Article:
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addabook - The Death of Ivan Ilyich (Bantam Classics)
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The Death of Ivan Ilyich (Bantam Classics)
Leo Tolstoy
read on September 17, 2016

Atul Gwande's book that turned me onto this one - he described it as required reading as a med student, and a powerful description of a person going through the dying process (mentally, not physically). It makes sense that there would be little good literature on the experience of dying, since those going through it are generally not in a condition to write about it, nor do they make it out the other side in order to describe it. (One recent counter example that comes to mind being Oliver Sack's essays as his condition worsened over time). Tolstoy's work is fiction, but well executed. He focuses on death, not as an abstract occurrence that happens to everyone, but as an intimate and personal affair that is experienced only (and by definition) by the individual. As they say - we all die alone. Tolstoy really digs into that loneliness. In a sense, people who are irrevocably dying share nothing in common with anyone living, even their most loved ones. No one truly empathizes with the damned. They have no future, and in so doing lose their humanity.

Some quotes:

Besides considerations as to the possible transfers and promotions likely to result from Ivan Ilych's death, the mere fact of the death of a near acquaintance aroused, as usual, in all who heard o it the complacent feeling that, "it is he who is dead and not I."

 

The syllogism he had learnt from Kiesewetter's Logic: "Caius is a man, men are mortal, therefore Caius is mortal," had always seemed to him correct as applied to Caius, but certainly not as applied to himself. That Caius - man in the abstract - was mortal, was perfectly correct, but he was not Caius, not an abstract man, but a creature quite, quite separate from all others. [...] Caius really was mortal, and it was right for him to die; but for me, little Vanya, Ivan Ilych, with all my thoughts and emotions, it's altogether a different matter. It cannot be that I ought to die.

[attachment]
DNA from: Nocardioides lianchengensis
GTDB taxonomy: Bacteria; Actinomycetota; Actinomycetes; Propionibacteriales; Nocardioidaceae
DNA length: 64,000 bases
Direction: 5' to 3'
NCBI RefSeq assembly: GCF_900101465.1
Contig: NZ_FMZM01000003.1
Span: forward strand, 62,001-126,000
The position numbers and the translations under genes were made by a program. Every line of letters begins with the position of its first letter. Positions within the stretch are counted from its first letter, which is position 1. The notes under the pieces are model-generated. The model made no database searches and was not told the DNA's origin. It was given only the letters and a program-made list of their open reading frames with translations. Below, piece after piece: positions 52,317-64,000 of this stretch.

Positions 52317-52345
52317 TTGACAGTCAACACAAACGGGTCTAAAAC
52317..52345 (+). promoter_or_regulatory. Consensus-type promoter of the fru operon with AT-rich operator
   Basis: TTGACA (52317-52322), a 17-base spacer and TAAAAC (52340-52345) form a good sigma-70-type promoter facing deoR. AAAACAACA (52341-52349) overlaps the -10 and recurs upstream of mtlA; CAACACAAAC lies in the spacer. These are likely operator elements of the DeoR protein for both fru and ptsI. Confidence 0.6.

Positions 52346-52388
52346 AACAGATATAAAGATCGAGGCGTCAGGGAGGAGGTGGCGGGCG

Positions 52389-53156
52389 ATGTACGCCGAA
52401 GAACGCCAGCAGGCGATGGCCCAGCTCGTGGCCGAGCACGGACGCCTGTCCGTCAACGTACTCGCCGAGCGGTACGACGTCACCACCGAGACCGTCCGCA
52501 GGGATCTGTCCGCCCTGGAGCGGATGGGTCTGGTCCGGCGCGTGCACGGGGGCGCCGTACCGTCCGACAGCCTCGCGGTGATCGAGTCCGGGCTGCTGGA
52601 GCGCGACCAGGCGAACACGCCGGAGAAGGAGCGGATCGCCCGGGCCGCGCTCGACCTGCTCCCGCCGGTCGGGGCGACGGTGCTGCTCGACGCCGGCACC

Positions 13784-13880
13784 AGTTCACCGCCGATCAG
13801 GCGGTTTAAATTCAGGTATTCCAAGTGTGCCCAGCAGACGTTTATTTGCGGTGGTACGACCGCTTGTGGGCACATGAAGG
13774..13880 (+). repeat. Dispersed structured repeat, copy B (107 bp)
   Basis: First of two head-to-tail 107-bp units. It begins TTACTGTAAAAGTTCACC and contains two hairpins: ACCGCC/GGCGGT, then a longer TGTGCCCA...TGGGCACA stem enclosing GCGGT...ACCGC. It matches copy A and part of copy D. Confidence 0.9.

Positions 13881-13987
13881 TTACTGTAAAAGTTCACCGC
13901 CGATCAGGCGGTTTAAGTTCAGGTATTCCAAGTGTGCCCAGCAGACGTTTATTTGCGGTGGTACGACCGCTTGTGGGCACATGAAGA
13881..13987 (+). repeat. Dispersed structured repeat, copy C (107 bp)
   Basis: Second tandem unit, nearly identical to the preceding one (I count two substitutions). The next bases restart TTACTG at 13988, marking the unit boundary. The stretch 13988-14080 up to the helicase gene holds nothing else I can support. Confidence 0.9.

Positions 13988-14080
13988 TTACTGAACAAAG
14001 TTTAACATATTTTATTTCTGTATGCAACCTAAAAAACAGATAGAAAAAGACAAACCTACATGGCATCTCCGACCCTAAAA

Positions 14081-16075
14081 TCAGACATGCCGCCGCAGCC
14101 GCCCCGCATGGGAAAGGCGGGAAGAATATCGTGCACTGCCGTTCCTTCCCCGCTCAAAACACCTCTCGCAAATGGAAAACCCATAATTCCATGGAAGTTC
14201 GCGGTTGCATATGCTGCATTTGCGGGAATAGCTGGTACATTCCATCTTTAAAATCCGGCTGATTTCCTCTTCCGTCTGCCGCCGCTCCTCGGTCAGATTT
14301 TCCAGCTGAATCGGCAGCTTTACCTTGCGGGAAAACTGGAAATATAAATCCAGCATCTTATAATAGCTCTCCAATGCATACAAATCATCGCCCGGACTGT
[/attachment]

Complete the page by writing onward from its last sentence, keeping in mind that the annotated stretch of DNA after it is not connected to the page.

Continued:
The book is profoundly sad - in a very obvious "meta" sort of way. Because even as I read it, and I feel sad for Ivan, and I try to intellectualize the lesson and reflect on his death, and on death in general, in the back of my head there is very much a feeling of "it is he who is dead and not I." Ivan Ilych was mortal, and it was right for him to die; but for me, with all my thoughts and emotions.......

Author Bio:

On September 9, 1828, Leo Tolstoy was born in Tula Province, Russia. In the 1860s, he wrote his first great novel, War and Peace. In 1873, Tolstoy set to work on the second of his best known novels, Anna Karenina. He continued to write fiction throughout the 1880s and 1890s. One of his most successful later works was The Death of Ivan Ilyich. Tolstoy died on November 20, 1910 in Astapovo, Russia.